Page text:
Table Saw Safety

By Robert Robillard on Workshop tips

Table saw safety

Using a Table Saw Safely

The table saw is probably the biggest staple of any worthy workshop or job site.

Most table saw safety problems can be avoided by knowing how to safely operate the saw, using common sense and avoiding certain practices.

Here are a few safety concerns to consider when using a table saw:


Avoid gloves while operating. Gripping power is lost to gloves and some kinds of gloves are loose enough to present an item for the rotating blade to grab and pull into the blade.

Roll up your sleeves or Wear short sleeves. Loose-fitting clothing and jewelry should be avoided while operating a table saw. Any of these items might get caught in the blade and pull you into the blade.

Wear proper eye and hearing protection. Eyes need to be protected from damage by projectiles.
Always wear footwear with non-slip soles.


Stand comfortably, with your feet far enough apart for good balance. You should be able to step back and walk toward the saw when cutting long stock. Do not lean to far forward, stand centered over your feet. Position your body so that it is NOT in line with the blade. This keeps you out of flying projectiles as a result of a kick-back situation.


Keep the floor in front of the saw free of cut-offs and piled up sawdust. Tripping, falling or sliding into a running saw blade can result from sawdust and debris.


Use a push stick to cut narrow stock. A hand that isn’t close to a blade isn’t going to get cut. Generally, a 4” to 6” minimum distance to the blade is considered safe. I prefer using a narrow push stick like the Bench Dog Pocket Push Stick. [photo right]Table Saw Safety

Use a stop block when you crosscut short lengths. Mount a stop block on the fence to avoid the cut-off piece from binding between blade and fence. A stop block can be a board clamped to the fence that stops just before the saw blade,

Never reach behind or over the blade unless it has stopped turning.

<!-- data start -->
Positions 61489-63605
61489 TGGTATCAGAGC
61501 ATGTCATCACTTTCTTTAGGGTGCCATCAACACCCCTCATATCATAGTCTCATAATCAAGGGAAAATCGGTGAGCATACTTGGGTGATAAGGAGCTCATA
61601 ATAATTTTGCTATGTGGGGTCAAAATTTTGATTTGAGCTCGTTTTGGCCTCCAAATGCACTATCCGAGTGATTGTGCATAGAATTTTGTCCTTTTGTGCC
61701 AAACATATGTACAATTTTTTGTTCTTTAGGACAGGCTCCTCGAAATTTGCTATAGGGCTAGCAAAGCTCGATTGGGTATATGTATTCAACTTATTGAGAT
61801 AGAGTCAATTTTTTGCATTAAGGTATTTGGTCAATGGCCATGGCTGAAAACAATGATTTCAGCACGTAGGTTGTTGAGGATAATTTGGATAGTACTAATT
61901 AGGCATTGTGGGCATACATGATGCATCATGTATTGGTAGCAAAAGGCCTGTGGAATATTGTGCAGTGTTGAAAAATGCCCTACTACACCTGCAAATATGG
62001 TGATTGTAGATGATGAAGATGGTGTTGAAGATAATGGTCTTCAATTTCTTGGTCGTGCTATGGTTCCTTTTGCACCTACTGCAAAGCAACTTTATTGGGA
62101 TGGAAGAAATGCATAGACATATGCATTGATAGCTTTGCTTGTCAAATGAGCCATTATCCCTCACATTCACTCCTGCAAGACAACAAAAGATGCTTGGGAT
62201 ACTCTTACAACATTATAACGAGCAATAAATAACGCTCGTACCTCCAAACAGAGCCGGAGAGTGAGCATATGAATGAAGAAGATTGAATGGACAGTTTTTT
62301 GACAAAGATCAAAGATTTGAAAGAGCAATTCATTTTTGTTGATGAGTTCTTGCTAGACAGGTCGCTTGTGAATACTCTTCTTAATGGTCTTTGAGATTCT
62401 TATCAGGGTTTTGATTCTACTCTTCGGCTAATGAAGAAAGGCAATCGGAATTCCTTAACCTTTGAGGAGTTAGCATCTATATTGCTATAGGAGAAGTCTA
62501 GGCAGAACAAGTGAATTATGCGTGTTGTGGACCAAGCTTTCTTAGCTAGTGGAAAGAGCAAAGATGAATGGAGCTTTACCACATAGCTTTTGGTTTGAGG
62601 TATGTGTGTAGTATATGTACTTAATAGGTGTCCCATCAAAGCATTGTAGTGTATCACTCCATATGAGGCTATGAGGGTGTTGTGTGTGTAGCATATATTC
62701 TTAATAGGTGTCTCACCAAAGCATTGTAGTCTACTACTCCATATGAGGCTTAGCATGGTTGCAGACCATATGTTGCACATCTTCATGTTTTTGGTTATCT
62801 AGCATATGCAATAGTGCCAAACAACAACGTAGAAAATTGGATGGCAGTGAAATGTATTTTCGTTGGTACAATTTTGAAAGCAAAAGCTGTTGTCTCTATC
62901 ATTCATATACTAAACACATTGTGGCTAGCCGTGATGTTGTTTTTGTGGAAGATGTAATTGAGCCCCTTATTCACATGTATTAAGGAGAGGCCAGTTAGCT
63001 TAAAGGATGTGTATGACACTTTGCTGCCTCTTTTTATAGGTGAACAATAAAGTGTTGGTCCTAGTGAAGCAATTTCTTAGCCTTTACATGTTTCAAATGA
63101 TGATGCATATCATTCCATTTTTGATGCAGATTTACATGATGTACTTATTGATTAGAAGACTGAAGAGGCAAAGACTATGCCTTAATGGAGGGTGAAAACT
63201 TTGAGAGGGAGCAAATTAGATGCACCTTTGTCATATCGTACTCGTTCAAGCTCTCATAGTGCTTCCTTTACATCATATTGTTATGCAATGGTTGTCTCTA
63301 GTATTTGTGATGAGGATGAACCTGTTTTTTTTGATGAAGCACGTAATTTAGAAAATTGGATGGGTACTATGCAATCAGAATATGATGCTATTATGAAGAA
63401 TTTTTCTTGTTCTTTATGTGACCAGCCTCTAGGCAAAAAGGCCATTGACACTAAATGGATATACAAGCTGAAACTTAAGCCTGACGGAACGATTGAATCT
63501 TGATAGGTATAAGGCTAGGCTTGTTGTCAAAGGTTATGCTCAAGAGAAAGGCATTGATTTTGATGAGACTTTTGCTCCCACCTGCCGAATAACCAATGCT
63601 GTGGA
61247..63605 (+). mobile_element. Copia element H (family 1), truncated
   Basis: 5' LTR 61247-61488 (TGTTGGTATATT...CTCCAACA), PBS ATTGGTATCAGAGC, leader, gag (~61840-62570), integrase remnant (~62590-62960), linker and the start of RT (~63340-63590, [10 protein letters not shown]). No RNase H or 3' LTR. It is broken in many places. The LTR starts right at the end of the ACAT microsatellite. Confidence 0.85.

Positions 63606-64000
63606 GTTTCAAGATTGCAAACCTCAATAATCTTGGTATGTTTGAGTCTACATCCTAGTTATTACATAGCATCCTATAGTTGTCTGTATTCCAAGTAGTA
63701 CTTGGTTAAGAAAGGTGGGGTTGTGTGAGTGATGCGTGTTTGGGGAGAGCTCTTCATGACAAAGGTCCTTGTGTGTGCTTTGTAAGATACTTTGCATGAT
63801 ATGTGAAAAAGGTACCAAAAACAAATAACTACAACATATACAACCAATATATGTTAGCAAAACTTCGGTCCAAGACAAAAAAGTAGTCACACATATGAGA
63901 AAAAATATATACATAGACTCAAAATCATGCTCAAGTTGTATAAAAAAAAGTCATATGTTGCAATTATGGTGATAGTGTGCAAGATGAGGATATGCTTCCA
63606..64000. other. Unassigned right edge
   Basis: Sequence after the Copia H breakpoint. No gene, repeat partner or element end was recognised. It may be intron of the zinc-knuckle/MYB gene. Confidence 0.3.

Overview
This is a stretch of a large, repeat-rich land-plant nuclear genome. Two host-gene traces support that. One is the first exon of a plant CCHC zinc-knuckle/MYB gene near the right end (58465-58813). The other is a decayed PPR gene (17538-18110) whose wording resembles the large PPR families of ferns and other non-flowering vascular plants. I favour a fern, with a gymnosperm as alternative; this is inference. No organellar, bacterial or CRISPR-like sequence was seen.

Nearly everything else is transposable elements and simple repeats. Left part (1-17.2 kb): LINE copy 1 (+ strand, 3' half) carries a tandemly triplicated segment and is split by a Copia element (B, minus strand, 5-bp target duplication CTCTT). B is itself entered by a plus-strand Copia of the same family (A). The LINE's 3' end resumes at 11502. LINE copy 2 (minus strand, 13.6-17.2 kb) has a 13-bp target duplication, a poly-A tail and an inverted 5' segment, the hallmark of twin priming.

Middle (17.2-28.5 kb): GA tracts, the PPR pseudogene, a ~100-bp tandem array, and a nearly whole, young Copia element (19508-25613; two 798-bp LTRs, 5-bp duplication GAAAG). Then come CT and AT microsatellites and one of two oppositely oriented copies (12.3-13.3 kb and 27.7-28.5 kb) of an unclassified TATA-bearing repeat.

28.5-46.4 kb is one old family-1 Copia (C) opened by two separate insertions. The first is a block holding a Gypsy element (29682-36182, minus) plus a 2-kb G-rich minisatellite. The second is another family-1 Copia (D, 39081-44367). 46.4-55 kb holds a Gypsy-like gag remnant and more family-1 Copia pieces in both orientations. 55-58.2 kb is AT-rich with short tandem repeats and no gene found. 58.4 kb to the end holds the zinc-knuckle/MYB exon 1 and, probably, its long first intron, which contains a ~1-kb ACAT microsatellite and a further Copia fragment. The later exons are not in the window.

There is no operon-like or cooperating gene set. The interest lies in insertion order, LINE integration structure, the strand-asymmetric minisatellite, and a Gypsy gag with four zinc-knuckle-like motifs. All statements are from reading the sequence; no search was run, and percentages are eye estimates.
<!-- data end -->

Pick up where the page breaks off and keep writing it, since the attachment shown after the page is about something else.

Get in the habit of disconnecting the power before changing the blade or performing any other maintenance operation.

Keep the tabletop clear of tools, fasteners and debris. A rusty, dirty or rough table requires you to use more force to push the stock through the blade. Tools, accessories or fasteners is left on the tabletop could accidentally be pushed into the moving blade causing a projectile. Check to make sure the blade is clear to spin and nothing is touching the blade before turning the saw on.

Avoid free-hand cuts on a table saw. Guide the stock through the blade using the rip fence or the miter gauge.

Push the wood all the way past the blade. Releasing work too early is an invitation to kickback.
Check stock before cutting. Look for nails, knots, screws, or stones which can become projectiles causing serious injury as well as can damage the saw blade.


Keep the blade guards, splitters and anti-kickback fingers in place and operating freely. Check the action of these items before starting work.

Keep the rip fence parallel to the blade so stock doesn’t bind on the blade and kick back. Many woodworkers adjust the rear of the fence out of parallel and away from the front fence position by 1/64″.

Use zero clearance inserts. These reduce the chance of slender cuts dropping into the lower part of the blade and becoming a projectile and they also reduce splintering in cuts.

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About the author

Robert Robillard

Carpenter / Remodeler / Editor

Rob Robillard is “The Concord Carpenter” Rob is a builder, general contractor, carpenter, woodworker, and editor of Concord Carpenter and ToolBoxBuzz As a General Contractor and carpenter, Rob owns and operates Concord Carpenter LLC. A full-service remodeling and construction company. Rob is a recognized leader in home building best practices and a source for how-to information for building professionals. On this website, Rob covers all aspects of home construction, building science, home improvement, woodworking, remodeling, and some of the best product and tool reviews. Rob is in charge of our Tool and Product Review series - Concord Carpenter Videos where we post all of our tool reviews and video tutorials. Rob approaches remodeling and building construction with a pragmatic and problem-solving approach. He enjoys using his knowledge and experience to help and educate building professionals as well as DIYers on best practices in the construction and remodeling industry. He's a strong advocate for "raising the bar" in the construction trades and promoting the trades to youth. #BeAMentor #Green2Great Craftsmanship, quality, and pride guide his journey on this channel The Concord Carpenter's motto: "Well done is better than well said!" : Read more about Rob

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